And applicants from non-English-speaking backgrounds whose English is not good enough to sit the test will instead be asked to supply "a certificate demonstrating a steadily improving grasp of the language". Right, that'll do the trick. Should carry about as much weight as a Sydney cab-driver's street navigation test.
Neil_Oz is offline  
Nov 1st, 2005, 06:45 PM
  #52  
 
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I am British but have made my home in the US for a number of years. I got 8.

Want to try the Naturalization self test for the US (100 questions)go to www.uscis.gov - click on office of citizenship. Unsure how they decide what questions they will ask you during the actual test which is in an oral format. So, how did you do?

Sandy

SandyBrit is offline  
Nov 1st, 2005, 08:07 PM
  #53  
 
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As a non-citizen with only a general interest in world affairs (and trivia) I scored a disappointing 8/14 (57%) on the British test but 96/100 on the American, which was pretty easy. As my father was English-born though I wouldn't need to sit the test to be issued with a British passport.
Neil_Oz is offline  
Nov 2nd, 2005, 02:33 AM
  #54  
 
Join Date: May 2005
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I found the US citizenship test quite straightforward, although there are some interesting points. In the war of Liberation, the US apparently fought the English. I am sure the Scots, Irish and Welsh will be glad to be absolved from the blame.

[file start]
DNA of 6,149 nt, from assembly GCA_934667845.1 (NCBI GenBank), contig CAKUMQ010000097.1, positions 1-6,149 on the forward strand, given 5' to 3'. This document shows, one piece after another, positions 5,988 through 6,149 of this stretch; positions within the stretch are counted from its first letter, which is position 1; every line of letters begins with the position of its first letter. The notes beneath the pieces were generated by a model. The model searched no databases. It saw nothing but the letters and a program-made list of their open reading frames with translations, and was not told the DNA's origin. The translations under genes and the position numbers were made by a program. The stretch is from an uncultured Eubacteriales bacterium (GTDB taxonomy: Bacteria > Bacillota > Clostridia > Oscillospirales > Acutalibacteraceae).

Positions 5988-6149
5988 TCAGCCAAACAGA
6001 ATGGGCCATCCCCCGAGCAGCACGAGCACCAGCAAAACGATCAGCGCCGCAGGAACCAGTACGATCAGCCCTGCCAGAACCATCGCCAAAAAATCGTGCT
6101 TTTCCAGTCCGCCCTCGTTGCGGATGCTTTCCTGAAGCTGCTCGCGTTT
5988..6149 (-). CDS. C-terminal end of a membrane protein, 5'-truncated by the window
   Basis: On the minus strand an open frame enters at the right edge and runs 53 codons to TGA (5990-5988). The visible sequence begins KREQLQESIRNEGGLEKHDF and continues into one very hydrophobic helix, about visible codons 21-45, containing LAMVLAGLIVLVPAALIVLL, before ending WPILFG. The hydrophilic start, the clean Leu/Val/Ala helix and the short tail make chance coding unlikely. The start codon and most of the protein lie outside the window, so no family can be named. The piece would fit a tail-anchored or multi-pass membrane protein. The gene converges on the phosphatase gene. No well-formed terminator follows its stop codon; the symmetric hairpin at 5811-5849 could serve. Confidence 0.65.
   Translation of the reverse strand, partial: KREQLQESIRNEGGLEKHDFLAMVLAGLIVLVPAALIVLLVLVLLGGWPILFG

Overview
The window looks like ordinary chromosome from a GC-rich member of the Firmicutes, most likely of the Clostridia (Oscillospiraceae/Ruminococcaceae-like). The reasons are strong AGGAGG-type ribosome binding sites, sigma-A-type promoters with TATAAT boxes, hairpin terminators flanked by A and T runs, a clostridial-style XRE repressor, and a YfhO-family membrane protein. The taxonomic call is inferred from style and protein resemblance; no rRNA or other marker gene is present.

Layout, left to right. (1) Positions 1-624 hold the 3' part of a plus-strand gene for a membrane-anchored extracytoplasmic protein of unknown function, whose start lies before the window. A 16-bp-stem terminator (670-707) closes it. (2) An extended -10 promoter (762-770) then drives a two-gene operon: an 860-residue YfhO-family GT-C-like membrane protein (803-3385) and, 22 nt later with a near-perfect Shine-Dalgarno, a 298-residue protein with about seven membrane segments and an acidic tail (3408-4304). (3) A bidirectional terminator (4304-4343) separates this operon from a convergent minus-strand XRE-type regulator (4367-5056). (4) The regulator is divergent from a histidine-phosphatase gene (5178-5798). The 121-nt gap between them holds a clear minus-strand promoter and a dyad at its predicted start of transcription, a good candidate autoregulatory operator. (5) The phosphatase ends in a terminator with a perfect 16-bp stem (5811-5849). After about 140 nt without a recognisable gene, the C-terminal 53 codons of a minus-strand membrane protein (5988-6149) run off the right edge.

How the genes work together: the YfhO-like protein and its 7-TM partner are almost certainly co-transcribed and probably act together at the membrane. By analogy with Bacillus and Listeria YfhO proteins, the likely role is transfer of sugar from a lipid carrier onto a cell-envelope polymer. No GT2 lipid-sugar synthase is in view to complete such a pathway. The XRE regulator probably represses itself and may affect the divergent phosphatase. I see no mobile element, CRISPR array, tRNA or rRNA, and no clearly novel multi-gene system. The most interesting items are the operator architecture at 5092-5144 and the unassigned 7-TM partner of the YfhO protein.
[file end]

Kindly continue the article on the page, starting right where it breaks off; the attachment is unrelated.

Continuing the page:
I am also curious as to the "who was president during the civil war" question - Do Americans consider the North to be the "True US", if not, then surely there was no one president ?
willit is offline  
Nov 2nd, 2005, 04:33 AM
  #55  
 
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History is written by the winner, and so are their citizenship questions...



PatrickLondon is offline  
Nov 2nd, 2005, 04:58 AM
  #56  
oldie
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I'm interested that the "Americans" fought the "English".

It always amuses me that Americans forget what nationality those colonists were.

They also never seem to know how many loyalists there were among those colonists and how many British politicians were in favour of independence.
 
Nov 2nd, 2005, 05:33 AM
  #57  
 
Join Date: Jan 2003
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Hmm. It seems I am as much of a septic as a limey. That ain't right. No siree bob!

I haven't got the hair to be American. To get american hair takes years of hard work.
david_west is offline  
Nov 2nd, 2005, 06:24 AM
  #58  
 
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No, but goodness, you do smell (ho, ho, ho.....)
sheila is offline  
Nov 2nd, 2005, 07:05 AM
  #59  
 
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Willit-your question about who was President during the Civil War (which is capitalized, by the way) is absurd. The so-called "President" of the Confederacy, Jefferson Davis-was not such at all-it was an illigitimate and unlawful appointment from the get-go.

President Lincoln, a corporate lawyer by profession, was the only President during the time period in question, and stated this nonsense involving secession to be "legally void." In a speech, he advised in no uncertain terms that he would use force to maintain federal property that was otherwise seized by the secessionists and to collect those federal taxes, duties, etc. that were owed to the Govt. He did make good on his promise, in addition to calling for restoration of the bonds of union.
Spygirl is offline  
Nov 2nd, 2005, 07:17 AM
  #60  
 
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Spygirl

A genuine thank you for the history lesson.
To me, the Civil War (capitalized) would be the one that occurred in the 16 hundreds involving the Royalists and the forces of Parliament.
willit is offline